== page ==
Speeches delivered by Pat M. Neff, Governor of Texas, discussing certain phases of contemplated legislation Page: 29 of 61
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tax, the sum of $7,322,947. In Texas for the year 1921 the sum
of $139,328. For reasons peculiar to the subject as distinguished from
other sources of revenue, it would be well for the Legislature to consider
placing this service under State authority. In Texas, as in other
States, there is an increasing number of estates representing large private
wealth. Incident thereto and to the inevitable processes of the advancing
years, the State should receive considerable revenue from inherited
property. Under an inheritance tax law properly drawn and
administered, we should be receiving from this source at the present time
far in excess of $1,000,000 per annum.
TTnder our present inefficient tax laws we have no effective way of
collecting taxes. Approximately six million dollars are now due the
State as delinquent taxes. This does not include the millions of dollars
properly and equitably due the State that never gets on the tax
rolls. In justice to the State, and in justice to those who do pay
their taxes, this past due tax money should be collected. No business
enterprise can survive that does not collect what is due it. The State
is no exception to this rule.
SEPARATION OF STATE AND COUNTY TAXES.
If I were writing the tax laws for Texas, I would not levy an ad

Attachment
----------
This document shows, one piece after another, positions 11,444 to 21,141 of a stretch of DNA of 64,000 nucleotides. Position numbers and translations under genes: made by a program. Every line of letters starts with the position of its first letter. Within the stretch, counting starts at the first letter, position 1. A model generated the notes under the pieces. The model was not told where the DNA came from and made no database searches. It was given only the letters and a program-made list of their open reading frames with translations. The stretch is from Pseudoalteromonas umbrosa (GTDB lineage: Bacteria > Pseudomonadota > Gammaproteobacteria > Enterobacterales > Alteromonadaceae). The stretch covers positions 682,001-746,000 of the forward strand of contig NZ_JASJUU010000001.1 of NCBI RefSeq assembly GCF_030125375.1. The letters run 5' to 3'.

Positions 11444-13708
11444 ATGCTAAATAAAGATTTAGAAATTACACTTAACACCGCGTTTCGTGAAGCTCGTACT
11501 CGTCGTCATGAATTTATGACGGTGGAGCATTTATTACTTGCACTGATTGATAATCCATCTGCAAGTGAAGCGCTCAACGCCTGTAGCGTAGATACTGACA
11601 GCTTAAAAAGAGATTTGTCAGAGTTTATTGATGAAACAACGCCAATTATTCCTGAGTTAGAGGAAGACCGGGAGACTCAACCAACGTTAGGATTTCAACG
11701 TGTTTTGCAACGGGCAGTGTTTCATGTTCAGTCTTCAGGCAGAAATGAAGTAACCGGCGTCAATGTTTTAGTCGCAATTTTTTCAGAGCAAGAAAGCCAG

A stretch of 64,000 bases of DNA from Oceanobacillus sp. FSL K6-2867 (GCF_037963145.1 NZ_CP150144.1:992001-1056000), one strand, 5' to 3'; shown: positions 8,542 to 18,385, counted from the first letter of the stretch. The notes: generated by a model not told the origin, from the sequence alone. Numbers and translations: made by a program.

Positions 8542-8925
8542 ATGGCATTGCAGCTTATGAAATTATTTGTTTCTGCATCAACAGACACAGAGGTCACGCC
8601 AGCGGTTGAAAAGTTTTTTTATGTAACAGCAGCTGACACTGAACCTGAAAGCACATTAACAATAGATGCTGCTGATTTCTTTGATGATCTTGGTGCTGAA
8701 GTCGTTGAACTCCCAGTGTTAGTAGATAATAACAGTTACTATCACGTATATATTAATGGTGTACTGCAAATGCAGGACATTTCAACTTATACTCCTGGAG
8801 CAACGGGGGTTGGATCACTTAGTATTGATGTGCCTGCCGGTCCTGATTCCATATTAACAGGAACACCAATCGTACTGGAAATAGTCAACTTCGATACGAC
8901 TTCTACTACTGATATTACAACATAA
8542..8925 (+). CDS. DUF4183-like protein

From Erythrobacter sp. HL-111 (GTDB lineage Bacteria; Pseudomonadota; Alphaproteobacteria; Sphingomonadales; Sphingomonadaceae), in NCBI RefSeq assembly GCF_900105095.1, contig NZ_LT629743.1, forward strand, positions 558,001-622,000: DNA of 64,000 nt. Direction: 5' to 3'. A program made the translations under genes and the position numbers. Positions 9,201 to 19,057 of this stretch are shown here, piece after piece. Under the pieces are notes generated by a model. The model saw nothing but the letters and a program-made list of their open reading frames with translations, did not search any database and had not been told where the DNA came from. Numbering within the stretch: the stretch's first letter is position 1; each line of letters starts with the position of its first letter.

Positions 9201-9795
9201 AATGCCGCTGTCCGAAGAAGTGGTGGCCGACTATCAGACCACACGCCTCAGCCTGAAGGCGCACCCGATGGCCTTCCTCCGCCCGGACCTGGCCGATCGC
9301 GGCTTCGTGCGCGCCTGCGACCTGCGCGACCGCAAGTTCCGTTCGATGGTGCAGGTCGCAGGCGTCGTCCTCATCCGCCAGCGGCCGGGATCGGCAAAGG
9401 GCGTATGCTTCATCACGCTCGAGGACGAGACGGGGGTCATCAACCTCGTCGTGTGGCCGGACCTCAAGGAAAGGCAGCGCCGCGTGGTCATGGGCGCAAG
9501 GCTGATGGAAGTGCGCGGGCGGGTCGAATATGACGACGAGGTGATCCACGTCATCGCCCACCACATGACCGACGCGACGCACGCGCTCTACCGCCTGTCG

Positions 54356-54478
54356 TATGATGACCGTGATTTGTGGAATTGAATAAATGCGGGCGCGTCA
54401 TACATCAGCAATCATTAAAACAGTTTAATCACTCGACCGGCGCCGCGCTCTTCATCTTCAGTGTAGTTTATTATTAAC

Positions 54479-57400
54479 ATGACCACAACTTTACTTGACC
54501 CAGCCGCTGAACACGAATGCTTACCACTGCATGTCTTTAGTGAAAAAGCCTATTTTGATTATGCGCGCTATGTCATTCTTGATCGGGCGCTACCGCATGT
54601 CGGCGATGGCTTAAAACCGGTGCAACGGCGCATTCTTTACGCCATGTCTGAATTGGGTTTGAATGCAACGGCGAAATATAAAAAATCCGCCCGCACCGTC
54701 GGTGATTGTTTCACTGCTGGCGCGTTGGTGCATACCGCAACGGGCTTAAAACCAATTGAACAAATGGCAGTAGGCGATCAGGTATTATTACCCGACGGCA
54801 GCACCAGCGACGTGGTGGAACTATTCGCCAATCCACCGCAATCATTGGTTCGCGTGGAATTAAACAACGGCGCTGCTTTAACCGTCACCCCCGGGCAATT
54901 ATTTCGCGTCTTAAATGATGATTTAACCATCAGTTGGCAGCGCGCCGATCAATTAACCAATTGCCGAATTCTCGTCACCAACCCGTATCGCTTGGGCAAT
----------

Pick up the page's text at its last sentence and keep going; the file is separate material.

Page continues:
valorem tax for State purposes. I would release all property tax to
the counties for county purposes. In this way, I would lift, in part,
the tax burdens from the home builders and small property owners of
the State who have been too long contributing more than their proportionate
part to the support of the government. The levy and collection
of a property tax for State purposes has not only proven in
this State to be unfair and inequitable, but that it requires too much
machinery, produces too many leaks, and is necessarily expensive. A
far better policy would be to let the counties collect whatever ad
valorem tax for county purposes they may desire on county property,
real estate and personal property, and use it as they see fit. Then let
the State ascertain the amount of money necessary to maintain its
educational system, support its courts, its charitable institutions, construct
its highways and provide for other worth-while things of a
growing, progressive State, and by an income tax, an inheritance tax,
a tax on natural resources, a franchise tax, a tax on certain occupations,
and corporate privileges, get the money and pay the bills.
When in the administration of the powers of government we undertake
the task of apportioning its cost, we should be guided, as near as
may be, by the rule of ability to pay. The power to lay tribute upon
the people is one that should be exercised with care to the end that
injustice may not be imposed upon either property or privilege. With
this thought uppermost in mind as we contemplate the tremendous
proportions of consolidated capital and enterprise, which during recent
years has taken the place of individual effort, we are reminded
that a new order of things has superseded the old and that in the
adjustment of the State's fiscal needs we must adopt new methods of
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Neff, Pat M. Speeches delivered by Pat M. Neff, Governor of Texas, discussing certain phases of contemplated legislation, book, 1923; Austin, Texas. (texashistory.unt.edu/ark:/67531/metapth5835/m1/29/: accessed June 27, 2017), University of North Texas Libraries, The Portal to Texas History, texashistory.unt.edu; .